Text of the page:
There was an epidemic of violence.
In 2008-2009 school year, more than 500 of Chicago Public School students had been shot; many of them were killed. It was something that the city had not seen before. Or at least something we had not seen a very long time. It seemed that all of a sudden our young people were not safe even when they were not in the “wrong place” at the “wrong time”. It shook a lot of ministries to the core; especially youth ministries. We had to something.
On March 30, 2009 twenty people met in a living room in the Kenwood community. They gathered to discuss an idea that had been in several of their minds for a long time; the idea that through an organized mobilization effort, the church in Chicago, the people of Chicago could bring peace in place of violence in the city streets. They gathered to discuss the possibility of a peace campaign for Chicago, whereby the church could MAKE PEACE HAPPEN.
The meeting in Kenwood was profoundly diverse. There was a range of ages (from nineteen years old, to sixty-eight years old). There were grandparents, parents, and children; a college professor, and a former gang banger. There were pastors, students, business people, and a community organizer. This group agreed to go to work, to organize a campaign that would mobilize people to seek the peace of the city, to MAKE PEACE HAPPEN.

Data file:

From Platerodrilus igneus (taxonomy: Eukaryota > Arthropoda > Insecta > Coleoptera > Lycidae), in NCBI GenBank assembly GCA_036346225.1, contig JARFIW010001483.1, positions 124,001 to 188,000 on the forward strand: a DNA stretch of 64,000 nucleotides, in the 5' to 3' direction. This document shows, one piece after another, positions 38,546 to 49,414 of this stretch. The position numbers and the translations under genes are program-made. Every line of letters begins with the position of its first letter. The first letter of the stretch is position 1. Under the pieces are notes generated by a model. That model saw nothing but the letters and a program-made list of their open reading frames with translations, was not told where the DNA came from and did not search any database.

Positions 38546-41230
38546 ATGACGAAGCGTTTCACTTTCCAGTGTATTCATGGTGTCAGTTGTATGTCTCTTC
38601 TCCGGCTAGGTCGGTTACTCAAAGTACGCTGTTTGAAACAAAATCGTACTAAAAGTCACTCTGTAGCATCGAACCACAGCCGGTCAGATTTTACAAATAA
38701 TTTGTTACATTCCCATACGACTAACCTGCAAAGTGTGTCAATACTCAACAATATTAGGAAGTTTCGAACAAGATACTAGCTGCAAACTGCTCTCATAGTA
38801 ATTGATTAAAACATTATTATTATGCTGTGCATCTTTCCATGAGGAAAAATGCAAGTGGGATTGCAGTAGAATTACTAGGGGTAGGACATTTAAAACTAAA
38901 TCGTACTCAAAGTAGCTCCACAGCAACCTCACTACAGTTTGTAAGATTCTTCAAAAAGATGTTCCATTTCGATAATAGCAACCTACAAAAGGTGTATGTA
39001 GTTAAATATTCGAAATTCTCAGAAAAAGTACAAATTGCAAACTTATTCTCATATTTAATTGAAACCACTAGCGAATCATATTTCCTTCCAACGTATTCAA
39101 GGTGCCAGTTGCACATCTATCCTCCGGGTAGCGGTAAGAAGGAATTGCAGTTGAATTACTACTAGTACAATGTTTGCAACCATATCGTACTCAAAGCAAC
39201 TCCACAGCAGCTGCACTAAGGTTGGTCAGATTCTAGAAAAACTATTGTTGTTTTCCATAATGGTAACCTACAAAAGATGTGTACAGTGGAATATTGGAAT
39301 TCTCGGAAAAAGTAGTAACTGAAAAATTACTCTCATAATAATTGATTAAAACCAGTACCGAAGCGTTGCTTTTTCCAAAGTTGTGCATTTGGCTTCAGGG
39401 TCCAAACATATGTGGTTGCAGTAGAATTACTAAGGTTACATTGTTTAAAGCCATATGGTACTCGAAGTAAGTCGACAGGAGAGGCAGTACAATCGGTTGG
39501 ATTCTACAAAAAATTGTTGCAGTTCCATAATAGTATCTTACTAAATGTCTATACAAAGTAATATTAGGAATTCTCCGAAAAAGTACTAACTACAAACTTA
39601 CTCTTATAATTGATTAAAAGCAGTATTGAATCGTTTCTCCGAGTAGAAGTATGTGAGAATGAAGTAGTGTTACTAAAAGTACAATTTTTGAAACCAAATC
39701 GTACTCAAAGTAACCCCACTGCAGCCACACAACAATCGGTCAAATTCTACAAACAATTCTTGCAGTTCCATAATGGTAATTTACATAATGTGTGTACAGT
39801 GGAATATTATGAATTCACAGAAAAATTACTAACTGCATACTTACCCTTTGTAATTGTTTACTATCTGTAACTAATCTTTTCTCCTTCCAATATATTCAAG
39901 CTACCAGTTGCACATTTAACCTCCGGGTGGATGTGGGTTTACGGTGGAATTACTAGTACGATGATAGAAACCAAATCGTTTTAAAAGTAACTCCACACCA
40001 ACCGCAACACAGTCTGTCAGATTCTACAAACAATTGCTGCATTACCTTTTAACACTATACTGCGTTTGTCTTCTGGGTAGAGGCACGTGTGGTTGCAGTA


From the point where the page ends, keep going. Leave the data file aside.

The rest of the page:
On Saturday, April 25 (just twenty-six days after that living room meeting), more than 200 people gathered at Chicago Embassy Church in Englewood at the first organizing meeting for the Chicago Peace Campaign.
The campaign launched that summer, targeting three communities with five core activities:
• Peacemakers Peace Projects – These service projects served as deterrents for violent behavior.
• Beautiful Feet (Door to Door Canvass) – “How beautiful are the feet of those that preach the gospel of peace” (Romans 10:15). This initiative trained volunteers to become street pastors, becoming a positive, consistent presence in the streets.
• Peaceful Speech – We used various communications to spread the message of peace throughout the city.
• Pray for Peace – We organized a prayer network in Chicago to call on God for peace.
• Friday Night Lights (Outreach) – This effort became the flagship of the campaign. FNL was a street outreach that took place in rough neighborhoods on Friday night. We simply filled spaces that were susceptible to violence with an active peace.
Under the leadership of Bishop Edward Peecher, Chicago Embassy Church spearheaded the work in Englewood. Joel and Paula Hammernick of Sunshine Gospel Ministries (along with their dynamic team…Dave Clark, Pete and Nikki Blodget, Sarah Murphy and others) held it down in Woodlawn. And Pastor Phil Jackson of the House Covenant Church in Lawndale led Peace Campaign efforts in that Westside community.
By the end of the summer, things seemed to be moving in the right direction. The culture and environment in the small pockets where the Chicago Peace Campaign was active seemed to begin to change. In the Englewood police district, the Commander confirmed a precipitous, 15-point drop in violent crime. MAKE PEACE HAPPEN – was a reality.